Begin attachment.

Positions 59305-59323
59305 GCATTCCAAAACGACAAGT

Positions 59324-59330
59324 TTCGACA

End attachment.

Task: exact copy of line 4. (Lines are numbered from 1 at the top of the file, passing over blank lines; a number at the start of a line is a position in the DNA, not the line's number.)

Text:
59324 TTCGACA